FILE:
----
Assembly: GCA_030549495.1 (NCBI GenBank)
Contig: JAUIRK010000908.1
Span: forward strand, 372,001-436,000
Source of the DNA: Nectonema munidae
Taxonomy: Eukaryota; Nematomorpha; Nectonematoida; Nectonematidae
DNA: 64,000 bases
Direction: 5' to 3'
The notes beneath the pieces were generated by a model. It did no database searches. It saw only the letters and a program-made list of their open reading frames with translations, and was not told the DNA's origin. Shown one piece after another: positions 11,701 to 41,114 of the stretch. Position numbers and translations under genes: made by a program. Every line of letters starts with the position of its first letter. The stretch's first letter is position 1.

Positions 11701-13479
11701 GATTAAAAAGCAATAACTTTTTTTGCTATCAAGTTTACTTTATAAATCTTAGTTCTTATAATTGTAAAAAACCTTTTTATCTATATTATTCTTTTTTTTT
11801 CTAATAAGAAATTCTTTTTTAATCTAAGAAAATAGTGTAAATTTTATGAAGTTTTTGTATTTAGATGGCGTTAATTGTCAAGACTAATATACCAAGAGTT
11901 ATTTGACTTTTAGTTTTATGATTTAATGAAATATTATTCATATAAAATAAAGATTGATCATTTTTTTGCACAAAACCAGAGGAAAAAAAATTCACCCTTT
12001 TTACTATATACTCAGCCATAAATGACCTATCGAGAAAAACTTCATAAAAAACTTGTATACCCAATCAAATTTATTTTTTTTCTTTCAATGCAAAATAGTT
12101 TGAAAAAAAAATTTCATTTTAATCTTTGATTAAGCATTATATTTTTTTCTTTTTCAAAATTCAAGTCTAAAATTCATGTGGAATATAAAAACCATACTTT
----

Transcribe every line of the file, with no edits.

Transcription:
Assembly: GCA_030549495.1 (NCBI GenBank)
Contig: JAUIRK010000908.1
Span: forward strand, 372,001-436,000
Source of the DNA: Nectonema munidae
Taxonomy: Eukaryota; Nematomorpha; Nectonematoida; Nectonematidae
DNA: 64,000 bases
Direction: 5' to 3'
The notes beneath the pieces were generated by a model. It did no database searches. It saw only the letters and a program-made list of their open reading frames with translations, and was not told the DNA's origin. Shown one piece after another: positions 11,701 to 41,114 of the stretch. Position numbers and translations under genes: made by a program. Every line of letters starts with the position of its first letter. The stretch's first letter is position 1.

Positions 11701-13479
11701 GATTAAAAAGCAATAACTTTTTTTGCTATCAAGTTTACTTTATAAATCTTAGTTCTTATAATTGTAAAAAACCTTTTTATCTATATTATTCTTTTTTTTT
11801 CTAATAAGAAATTCTTTTTTAATCTAAGAAAATAGTGTAAATTTTATGAAGTTTTTGTATTTAGATGGCGTTAATTGTCAAGACTAATATACCAAGAGTT
11901 ATTTGACTTTTAGTTTTATGATTTAATGAAATATTATTCATATAAAATAAAGATTGATCATTTTTTTGCACAAAACCAGAGGAAAAAAAATTCACCCTTT
12001 TTACTATATACTCAGCCATAAATGACCTATCGAGAAAAACTTCATAAAAAACTTGTATACCCAATCAAATTTATTTTTTTTCTTTCAATGCAAAATAGTT
12101 TGAAAAAAAAATTTCATTTTAATCTTTGATTAAGCATTATATTTTTTTCTTTTTCAAAATTCAAGTCTAAAATTCATGTGGAATATAAAAACCATACTTT